- Exercise caution. Unfortunately, not everyone on the internet is who they say they are. There are many online opportunities to meet new people, from dating sites to hobby groups and forums, but not everyone is trustworthy. Be cautious when interacting with new people, and don’t give out too much personal information where people can find it.
- Do not send money to new acquaintances. Similarly to personal information, some people will use the relative anonymity of the internet to get close to their targets, then request money and never be heard from again. Don’t be swayed by stories of personal tragedy or requests for money to visit unless you’re positive of the person’s good intentions.
- When meeting up in person, be safe. If you choose to meet someone from a dating website or a friend you met online, choose a public place and let a friend or family member know where you’re going and who you’re meeting. You can never be too safe, even if you feel you know the person well.
Well-being and Health
- Know fact from fiction. Websites such as news publishers and health advice blogs often make money by attracting visitors to view and click ads on their pages, and will publish sensational headlines to get those views. Not everything published on a website is true, no matter how official it may look.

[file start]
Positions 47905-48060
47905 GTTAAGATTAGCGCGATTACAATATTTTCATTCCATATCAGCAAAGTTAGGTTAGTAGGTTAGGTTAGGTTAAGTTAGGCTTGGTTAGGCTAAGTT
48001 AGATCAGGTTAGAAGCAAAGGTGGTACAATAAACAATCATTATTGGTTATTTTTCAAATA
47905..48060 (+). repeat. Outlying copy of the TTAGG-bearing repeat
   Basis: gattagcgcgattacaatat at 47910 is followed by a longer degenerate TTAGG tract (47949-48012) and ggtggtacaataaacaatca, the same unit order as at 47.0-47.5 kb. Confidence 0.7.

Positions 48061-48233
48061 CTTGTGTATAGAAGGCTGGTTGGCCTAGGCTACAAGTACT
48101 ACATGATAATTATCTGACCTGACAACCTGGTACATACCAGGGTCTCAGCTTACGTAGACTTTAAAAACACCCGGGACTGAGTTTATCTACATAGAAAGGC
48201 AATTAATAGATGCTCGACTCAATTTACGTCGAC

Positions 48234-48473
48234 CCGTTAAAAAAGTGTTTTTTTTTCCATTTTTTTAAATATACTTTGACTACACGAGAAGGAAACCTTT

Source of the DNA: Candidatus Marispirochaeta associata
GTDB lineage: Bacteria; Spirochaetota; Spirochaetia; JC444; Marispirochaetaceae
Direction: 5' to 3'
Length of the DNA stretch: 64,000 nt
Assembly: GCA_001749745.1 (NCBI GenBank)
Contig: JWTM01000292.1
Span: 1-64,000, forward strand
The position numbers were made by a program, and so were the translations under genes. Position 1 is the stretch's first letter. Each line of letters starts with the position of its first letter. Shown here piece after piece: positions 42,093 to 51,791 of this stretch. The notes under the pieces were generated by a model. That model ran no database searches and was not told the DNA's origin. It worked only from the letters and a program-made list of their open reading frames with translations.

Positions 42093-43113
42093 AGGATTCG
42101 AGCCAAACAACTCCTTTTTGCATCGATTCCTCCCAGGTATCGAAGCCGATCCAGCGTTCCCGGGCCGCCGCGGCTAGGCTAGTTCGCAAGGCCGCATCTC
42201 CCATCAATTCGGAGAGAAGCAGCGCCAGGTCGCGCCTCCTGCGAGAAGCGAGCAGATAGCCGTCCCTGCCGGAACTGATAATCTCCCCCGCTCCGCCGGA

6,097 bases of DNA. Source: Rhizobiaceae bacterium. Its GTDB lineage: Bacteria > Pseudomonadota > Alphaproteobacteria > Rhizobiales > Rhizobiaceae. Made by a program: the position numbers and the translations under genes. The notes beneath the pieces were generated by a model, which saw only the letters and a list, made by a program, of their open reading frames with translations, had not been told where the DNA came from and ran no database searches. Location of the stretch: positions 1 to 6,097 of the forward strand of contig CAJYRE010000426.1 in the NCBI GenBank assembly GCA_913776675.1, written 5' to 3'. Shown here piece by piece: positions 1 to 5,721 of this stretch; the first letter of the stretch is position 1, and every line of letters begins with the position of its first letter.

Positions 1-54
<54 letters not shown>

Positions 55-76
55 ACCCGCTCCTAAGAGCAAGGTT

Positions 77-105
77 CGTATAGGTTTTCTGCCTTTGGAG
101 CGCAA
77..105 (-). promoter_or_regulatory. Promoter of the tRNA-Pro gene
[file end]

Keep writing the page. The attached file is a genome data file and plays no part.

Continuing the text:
- Avoid self-diagnosis and armchair healthcare advice. It’s incredibly easy to look up your symptoms on a search engine and find a list of possible diseases, or a forum discussing a diagnosis. Only a licensed healthcare professional who understands your health background should make diagnoses and prescribe treatments. Attempting to use the internet to do so could mean the condition goes untreated or becomes worse.
- Follow up with a professional. Of course, not every piece of health advice on the internet is life and death. There are many helpful resources online for nutrition advice, well-being, and fitness, but it’s always good to consult a professional before making any changes that could impact your health, such as a new diet or exercise plan.
The internet is a helpful tool for staying connected and getting informed, but there are some risks inherent to its use. By educating yourself, you can stay safe from the unpleasant aspects of technology while continuing to reap the benefits.